· "Function 3 – sequencing of generators" is intended for estimating the sequential arrangement of different generators. Generators are either from same type (e.g. several boilers) or different types (e.g. a boiler and heat pump) including also the Renewable Energy Sources. The strategy could be based as follow:
o Priorities only based on running time;
o Fixed sequencing based on loads only: e.g. depending on the generators characteristics, e.g. hot water boiler vs. heat pump;
o Priorities based on generator efficiency and characteristics: The generator operational control is set individually to available generators so that they operate with an overall high degree of efficiency (e.g. solar, geothermic heat, cogeneration plant, fossil fuels);
o Load prediction based sequencing: The sequence is based on e.g. efficiency & available power of a device and the predicted required power.
· "Function 4 – local energy production and renewable energies" is intended for managing local renewable energy sources and other local energy productions as CHP.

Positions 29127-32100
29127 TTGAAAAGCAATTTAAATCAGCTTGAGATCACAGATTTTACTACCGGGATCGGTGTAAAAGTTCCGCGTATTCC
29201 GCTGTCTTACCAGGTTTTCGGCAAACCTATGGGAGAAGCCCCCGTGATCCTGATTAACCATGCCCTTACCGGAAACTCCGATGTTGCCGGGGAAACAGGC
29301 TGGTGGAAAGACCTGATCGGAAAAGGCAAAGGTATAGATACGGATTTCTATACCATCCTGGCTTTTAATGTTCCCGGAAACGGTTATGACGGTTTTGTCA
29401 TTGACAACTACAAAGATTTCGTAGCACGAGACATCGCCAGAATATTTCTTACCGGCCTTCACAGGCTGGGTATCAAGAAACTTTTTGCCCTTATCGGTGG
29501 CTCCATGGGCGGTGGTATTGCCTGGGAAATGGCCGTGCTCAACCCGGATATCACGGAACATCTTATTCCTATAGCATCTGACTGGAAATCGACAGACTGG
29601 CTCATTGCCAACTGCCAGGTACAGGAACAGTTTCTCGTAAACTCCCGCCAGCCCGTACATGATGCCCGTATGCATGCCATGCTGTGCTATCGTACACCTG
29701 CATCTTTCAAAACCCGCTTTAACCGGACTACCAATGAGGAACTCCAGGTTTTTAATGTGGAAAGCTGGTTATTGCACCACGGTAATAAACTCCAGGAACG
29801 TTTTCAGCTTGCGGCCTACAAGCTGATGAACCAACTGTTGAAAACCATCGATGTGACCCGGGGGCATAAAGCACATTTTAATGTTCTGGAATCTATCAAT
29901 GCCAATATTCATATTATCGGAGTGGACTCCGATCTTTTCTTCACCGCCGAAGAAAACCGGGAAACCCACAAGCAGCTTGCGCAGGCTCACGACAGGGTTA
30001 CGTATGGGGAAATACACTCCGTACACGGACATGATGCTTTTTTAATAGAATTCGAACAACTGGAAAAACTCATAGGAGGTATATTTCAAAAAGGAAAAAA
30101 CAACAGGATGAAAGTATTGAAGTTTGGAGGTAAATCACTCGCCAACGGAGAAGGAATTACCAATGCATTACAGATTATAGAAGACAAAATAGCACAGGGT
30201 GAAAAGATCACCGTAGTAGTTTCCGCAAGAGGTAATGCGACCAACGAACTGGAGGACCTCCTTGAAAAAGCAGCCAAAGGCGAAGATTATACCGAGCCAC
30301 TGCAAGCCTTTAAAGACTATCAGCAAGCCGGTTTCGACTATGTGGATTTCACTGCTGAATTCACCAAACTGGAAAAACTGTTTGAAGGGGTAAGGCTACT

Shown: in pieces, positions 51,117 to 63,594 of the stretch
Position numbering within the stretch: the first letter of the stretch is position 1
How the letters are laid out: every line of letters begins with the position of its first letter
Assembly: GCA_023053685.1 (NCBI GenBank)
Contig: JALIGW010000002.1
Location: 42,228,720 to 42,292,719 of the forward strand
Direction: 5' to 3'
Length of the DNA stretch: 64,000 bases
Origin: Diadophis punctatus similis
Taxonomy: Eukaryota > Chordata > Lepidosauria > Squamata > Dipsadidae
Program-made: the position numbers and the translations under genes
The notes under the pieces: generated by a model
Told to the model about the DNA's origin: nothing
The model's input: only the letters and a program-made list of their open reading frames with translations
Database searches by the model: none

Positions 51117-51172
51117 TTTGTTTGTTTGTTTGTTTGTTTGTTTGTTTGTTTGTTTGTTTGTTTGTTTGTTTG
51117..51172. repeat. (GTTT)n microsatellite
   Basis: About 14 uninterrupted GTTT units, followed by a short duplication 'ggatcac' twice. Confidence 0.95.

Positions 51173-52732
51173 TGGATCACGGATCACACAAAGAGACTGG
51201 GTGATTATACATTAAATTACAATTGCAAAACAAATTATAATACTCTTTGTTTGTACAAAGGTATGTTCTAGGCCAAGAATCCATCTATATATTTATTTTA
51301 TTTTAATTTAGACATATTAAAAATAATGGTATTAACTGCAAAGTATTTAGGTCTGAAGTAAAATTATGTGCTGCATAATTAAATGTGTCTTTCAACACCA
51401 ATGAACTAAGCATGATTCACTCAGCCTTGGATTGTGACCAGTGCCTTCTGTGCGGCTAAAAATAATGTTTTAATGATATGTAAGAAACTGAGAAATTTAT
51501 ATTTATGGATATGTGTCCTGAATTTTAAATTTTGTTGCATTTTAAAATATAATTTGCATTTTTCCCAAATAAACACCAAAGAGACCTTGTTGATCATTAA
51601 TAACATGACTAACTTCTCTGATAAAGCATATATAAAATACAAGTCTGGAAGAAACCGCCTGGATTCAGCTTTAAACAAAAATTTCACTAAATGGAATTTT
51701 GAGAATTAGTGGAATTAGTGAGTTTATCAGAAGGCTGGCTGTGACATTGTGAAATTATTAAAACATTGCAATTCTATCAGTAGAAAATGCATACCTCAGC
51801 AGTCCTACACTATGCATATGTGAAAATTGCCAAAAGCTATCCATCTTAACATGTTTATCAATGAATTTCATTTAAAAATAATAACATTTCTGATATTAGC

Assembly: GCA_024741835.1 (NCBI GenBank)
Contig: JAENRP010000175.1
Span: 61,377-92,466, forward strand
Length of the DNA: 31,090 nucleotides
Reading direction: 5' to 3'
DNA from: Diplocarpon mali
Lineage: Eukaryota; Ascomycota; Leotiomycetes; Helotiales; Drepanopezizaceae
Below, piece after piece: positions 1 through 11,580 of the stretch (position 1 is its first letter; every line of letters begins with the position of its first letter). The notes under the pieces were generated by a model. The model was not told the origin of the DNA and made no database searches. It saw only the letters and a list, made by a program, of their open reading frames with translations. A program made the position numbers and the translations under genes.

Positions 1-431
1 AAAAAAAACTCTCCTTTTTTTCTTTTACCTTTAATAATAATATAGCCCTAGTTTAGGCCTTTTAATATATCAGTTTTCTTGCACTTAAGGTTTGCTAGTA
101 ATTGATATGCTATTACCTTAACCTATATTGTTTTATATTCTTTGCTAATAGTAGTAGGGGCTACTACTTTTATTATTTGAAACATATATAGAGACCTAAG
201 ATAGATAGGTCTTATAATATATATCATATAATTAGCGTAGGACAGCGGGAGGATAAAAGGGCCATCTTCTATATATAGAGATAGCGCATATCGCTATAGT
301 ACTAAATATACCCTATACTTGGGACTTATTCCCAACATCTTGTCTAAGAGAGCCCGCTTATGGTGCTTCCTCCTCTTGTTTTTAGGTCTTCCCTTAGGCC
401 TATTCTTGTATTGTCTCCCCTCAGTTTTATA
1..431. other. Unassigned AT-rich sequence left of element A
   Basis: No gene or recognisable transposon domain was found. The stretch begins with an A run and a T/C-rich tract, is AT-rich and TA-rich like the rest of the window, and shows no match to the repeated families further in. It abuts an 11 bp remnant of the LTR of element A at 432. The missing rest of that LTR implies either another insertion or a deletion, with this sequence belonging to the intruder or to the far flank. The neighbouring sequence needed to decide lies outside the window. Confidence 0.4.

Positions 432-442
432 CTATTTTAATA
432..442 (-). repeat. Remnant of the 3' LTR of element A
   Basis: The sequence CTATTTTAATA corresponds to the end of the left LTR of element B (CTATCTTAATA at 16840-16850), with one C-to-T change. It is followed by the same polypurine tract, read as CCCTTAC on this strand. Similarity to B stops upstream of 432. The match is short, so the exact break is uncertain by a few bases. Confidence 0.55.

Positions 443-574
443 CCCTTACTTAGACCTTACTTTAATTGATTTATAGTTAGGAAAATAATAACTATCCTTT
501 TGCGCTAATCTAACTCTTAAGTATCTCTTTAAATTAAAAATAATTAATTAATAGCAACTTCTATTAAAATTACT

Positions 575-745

· "Function 5 – heat recovery and heat shifting" is intended for shifting thermal energy inside the building.
· "Function 6 – smart grid” is meant for interactions between building and any smart grid.
In general functions could be used independent from each other depending on the BMS features installed in the building. Nevertheless, in some cases methods do represent different levels of similar function and will reference each other. It is worth to mention that impact of both BAC functions by detailed method described in EN 15232 and BMS functions described in EN 16947 on the energy performance of a building can be quantified only in case detailed information about the building, the HVAC system and especially the type of automation, control and management functions is available that can be applied in a holistic EPB calculation method. The method should be used only when a sufficient knowledge about automation, control and management functions used for the building and the energy systems is available. The application of the calculation procedures implies that all automation, control and management functions that have to be account for the operation of a building and its energy systems are known.
In at least any other cases the BAC factor method is a valuable alternative.
EN 15232-1 Energy performance of buildings - Part 1: Impact of Building Automation, Controls and Building Management - Modules M10-4,5,6,7,8,9,10.
EN 16947-1 Building Management System - Module M10-12 and the connected TR’s: CEN/TR 15232-2 and CEN/TR 16947-2.